The military has become heavily involved in this construction, a clear example of imperialism and colonialism over Indigenous citizens of Mexico. ProofCorps teamed up with various community members to document the disastrous effects of the project, as well as highlight resistance by those directly impacted. They are courageously challenging the structures of imperialism and colonialism of the Mexican government and the military industrial complex.
The third principle of Data Feminism is to elevate emotion and embodiment. To do this, we actually have to break down a false binary between emotion and logic, which is rooted in misogynistic thinking of the “feminine” and “masculine” knowledge systems. Because women are stereotypically associated with emotion, and conversely men are associated with logic, our society upholds logic as the only true, reliable source of information. This is a false dichotomy, as scientists are now realizing that emotions actually help people understand and retain information better. The two should not be separated, and arguably cannot be separated. In fact, emotion must be elevated.
In the following example, we can see a still of an animated graphic of gun deaths in the United States. This animation was stirring, moving, and invoked an instinctual response of sadness and mourning for the lives lost. It was praised for its beauty, simplicity, and reality of the situation. The lives lost tell a story for the individuals who comprise the dataset.
However, this data storytelling approach was lambasted by prominent data scientists as being “too emotional.” It was argued that a more “neutral” graphic should be used to tell this story, as shown in the following graphic from the Washington Post. Here, we can see that the contextual knowledge of the individual life is lost, and we don’t even know how many deaths are associated with each number of active shooter incidents. It is neutral, and it is lacking.
In the following video, we can see the effects of climate change, a deleterious process to which the Mayan Train will directly contribute. As the video progresses, you can see the route along the coastline is coming under water as the tide splashes onto the road. One can easily foresee the future, where this entire path will be inundated under water. This invokes fear in the viewer—Data Feminism argues that this data point is stronger, not weaker, because of the emotional context.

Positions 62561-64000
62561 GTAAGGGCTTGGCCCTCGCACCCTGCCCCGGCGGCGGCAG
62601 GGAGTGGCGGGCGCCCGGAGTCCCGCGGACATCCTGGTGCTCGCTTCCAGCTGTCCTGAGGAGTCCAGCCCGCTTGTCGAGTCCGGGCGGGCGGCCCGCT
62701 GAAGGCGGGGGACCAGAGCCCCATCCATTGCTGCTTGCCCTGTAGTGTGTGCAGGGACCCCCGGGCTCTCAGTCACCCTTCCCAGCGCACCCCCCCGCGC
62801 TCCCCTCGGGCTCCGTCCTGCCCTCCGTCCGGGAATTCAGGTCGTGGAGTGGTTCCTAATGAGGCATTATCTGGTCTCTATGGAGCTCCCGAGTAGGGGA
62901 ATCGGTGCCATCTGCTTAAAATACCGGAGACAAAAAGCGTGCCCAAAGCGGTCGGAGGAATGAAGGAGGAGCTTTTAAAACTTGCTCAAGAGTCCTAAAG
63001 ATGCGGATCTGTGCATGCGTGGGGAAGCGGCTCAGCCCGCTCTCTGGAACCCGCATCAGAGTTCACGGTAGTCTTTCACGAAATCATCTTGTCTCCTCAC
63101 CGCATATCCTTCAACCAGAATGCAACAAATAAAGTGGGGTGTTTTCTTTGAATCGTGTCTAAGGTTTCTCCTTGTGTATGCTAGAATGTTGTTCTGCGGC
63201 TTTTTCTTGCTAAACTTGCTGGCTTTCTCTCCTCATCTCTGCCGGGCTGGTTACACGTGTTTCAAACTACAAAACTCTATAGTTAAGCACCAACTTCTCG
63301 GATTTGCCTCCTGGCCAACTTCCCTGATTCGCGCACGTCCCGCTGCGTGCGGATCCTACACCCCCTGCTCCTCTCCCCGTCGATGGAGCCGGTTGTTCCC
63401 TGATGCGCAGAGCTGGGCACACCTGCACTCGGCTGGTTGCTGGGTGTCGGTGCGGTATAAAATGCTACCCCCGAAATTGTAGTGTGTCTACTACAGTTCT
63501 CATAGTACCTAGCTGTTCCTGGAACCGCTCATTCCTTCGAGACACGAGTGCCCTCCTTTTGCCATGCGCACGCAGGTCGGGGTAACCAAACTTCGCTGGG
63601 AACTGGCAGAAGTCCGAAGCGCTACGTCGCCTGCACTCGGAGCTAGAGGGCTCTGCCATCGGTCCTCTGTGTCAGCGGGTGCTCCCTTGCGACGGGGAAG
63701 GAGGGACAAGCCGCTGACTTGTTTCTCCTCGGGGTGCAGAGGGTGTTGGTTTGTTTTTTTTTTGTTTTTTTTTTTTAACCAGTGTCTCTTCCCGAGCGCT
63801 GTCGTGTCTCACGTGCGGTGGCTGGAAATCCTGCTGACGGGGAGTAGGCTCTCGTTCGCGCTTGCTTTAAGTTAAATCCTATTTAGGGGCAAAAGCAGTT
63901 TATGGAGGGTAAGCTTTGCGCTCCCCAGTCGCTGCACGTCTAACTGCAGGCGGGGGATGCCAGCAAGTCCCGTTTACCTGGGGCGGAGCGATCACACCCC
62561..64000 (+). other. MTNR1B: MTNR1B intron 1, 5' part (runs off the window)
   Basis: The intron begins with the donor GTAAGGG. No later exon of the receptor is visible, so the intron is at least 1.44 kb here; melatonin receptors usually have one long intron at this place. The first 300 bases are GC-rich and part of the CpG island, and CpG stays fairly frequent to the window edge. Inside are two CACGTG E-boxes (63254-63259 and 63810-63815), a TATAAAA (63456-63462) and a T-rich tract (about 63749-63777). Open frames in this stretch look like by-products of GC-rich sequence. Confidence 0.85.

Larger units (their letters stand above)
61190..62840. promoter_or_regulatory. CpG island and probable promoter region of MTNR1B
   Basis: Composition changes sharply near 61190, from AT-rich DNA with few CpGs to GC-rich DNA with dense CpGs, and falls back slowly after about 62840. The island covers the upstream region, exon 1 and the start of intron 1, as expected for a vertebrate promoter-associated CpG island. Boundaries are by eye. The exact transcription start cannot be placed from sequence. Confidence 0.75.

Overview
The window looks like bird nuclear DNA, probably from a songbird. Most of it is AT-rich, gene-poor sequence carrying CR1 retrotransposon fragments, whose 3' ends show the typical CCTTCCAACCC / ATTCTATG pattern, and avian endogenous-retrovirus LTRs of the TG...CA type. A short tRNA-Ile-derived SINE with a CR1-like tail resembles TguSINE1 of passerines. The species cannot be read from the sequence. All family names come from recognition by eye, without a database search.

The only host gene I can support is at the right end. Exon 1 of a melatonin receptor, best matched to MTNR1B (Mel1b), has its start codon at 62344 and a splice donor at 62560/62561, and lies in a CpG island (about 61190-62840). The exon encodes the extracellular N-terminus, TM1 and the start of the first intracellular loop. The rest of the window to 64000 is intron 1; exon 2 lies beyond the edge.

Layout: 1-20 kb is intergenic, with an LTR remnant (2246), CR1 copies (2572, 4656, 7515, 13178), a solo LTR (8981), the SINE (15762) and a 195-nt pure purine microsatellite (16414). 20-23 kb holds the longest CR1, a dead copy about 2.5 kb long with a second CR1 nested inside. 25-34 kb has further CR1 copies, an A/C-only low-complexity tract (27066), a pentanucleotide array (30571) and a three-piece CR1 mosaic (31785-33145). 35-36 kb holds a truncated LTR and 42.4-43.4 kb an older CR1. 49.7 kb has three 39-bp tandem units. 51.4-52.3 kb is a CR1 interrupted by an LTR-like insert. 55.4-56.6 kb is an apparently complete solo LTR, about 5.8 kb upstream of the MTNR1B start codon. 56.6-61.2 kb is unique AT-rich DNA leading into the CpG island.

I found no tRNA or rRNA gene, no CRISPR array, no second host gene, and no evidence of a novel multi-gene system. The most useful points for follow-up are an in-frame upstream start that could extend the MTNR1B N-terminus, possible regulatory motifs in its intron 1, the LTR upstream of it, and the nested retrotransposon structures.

As hinted in the previous principle, the fourth principle is to rethink binaries and hierarchies starting with biological sex. Biologists are now realizing that the male-female sex binary is overly simplistic and that there are mosaic genetics and intersex organisms that lie on a spectrum between these two sexes. At ProofMode, we had to rethink our notions of “True” versus “False” when it comes to metadata that is captured. Does the lack of location data mean an image is “false”? Not necessarily. Things can exist on a spectrum of verifiability, and we provide the data in a digestible way for people to draw their own conclusions about which proof to utilize for their specific circumstances.
The fifth principle is to embrace pluralism. We need to focus on a wide variety of perspectives from different people, particularly focusing on the margins of society, which are so often overlooked by those at the center. I am often reminded of a story during the start of the pandemic, told to me by artist and activist Nik Rye. Water fountains were being shut down in public spaces and restaurants were closing. Nik realized that these minor inconveniences to the majority of people during lockdown were catastrophic life-or-death situations for a community often overlooked and unheard: unhoused people. Nik had this insight because they themselves had been unhoused and knew that while unhoused, they needed to use public restrooms and water fountains to survive. This is powerful because it reminds us that we have so many unconscious biases and ignorance that we’re not even aware of until someone with different lived experiences points them out to us.